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Google Designs Cars That Drive Themselves

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On: Thu, Nov 18, 2010 at 12:07PM | By: Sherry Christiansen


Google Designs Cars That Drive Themselves

Researchers from Carnegie Mellon University have recently joined forces with Google to build a fleet of robotic vehicles that can literally drive themselves. The vehicles have already negotiated traffic for 140,000 miles with absoluelty no human intervention.

Google is exploring the possibilities of cars that can make complex decisions using artificial intelligence software to navigate themselves. Seven vehicles have traveled over 1,000 miles each in just a weekend without any intervention from a driver. Of course, there are drivers behind the wheel prepared to take over if necessary. There is also a technician passenger present to ensure that the navigation system is working properly, but so far the vehicles have done all the driving, even on steep hills with sharp switchbacks.

The fleet is comprised of an Audi TT and 6 Toyota Priuses.

It will be years before the cars will be ready to hit the commercial market. Google has performed a series of projects to design safer and more efficient passenger vehicles that are able to drive autonomously.

According to Popular Science, “An Italian team is currently en route from Italy to Shanghai in a pair of electric-powered driverless vans, and DARPA’s Grand Challenge has produced a handful of promising software and vehicle designs.”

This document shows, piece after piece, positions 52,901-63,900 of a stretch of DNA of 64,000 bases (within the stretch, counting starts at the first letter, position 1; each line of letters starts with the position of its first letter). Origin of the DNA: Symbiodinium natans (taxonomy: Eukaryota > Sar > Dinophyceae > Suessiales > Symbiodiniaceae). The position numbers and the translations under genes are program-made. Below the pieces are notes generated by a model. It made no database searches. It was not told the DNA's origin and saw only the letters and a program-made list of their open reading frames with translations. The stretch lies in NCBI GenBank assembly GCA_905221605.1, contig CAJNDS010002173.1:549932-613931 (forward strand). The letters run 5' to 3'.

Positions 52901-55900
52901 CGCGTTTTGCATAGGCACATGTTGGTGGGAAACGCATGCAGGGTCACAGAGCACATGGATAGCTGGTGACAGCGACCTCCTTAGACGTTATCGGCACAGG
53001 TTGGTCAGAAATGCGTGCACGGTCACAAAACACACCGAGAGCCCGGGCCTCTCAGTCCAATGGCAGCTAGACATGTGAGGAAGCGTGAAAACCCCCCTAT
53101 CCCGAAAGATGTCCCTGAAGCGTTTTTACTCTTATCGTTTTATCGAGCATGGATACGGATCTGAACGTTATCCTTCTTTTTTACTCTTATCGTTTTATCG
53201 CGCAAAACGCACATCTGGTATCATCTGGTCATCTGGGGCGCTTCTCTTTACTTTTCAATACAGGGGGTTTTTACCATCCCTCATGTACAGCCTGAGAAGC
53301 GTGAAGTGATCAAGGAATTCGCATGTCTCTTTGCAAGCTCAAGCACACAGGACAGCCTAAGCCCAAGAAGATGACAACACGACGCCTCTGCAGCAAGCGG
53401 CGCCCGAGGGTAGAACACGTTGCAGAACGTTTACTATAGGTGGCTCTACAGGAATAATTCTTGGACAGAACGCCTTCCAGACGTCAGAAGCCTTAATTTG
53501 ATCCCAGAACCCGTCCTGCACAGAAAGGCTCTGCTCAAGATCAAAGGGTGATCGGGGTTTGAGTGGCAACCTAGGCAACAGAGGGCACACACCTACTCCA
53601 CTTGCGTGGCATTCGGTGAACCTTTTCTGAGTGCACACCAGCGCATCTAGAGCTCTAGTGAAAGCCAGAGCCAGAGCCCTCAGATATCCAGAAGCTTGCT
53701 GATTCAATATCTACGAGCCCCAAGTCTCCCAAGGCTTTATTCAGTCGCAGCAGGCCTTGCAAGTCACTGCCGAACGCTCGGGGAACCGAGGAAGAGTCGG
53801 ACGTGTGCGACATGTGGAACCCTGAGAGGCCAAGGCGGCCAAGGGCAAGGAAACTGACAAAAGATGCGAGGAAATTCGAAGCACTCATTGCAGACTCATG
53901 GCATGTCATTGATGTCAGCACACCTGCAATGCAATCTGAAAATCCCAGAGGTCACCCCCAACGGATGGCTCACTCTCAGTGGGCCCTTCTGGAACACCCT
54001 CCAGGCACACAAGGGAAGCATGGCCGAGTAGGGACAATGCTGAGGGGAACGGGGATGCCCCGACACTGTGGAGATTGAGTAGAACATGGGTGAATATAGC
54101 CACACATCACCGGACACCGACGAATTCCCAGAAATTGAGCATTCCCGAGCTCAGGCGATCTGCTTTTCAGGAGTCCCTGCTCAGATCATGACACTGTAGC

A Stanford Professor who won the second DARPA Grand Challenge for the design of the Stanley robot car is the creator of the technology for Google’s fleet of artificially intelligent automobiles, and he’s also a Google engineer.

The premise behind the technology is to design a system for safer roadways that will also reduce energy usage. The robot cars could be summoned only when needed instead of being owned by an individual driver.

The robot car navigation is safer because it responds much faster than humans, who may be affected by everyday distractions and other obstacles, such as falling asleep at the wheel, visual limitations, and decreased motor skills (such as in elderly drivers), to name a few.

If the roadways were filled with automated, networked robo-cars, efficiency of traffic flow would increase as well as road safety.

Some experts predict that cars that drive themselves could be ready for commercial sale in as little as 8 years, and although getting through the legal red tape that would enable the automated cars to go from a concept model to real live cars that drive themselves on the road may be difficult, the end result would be an entirely new world in the automotive industry, not to mention the country’s culture.


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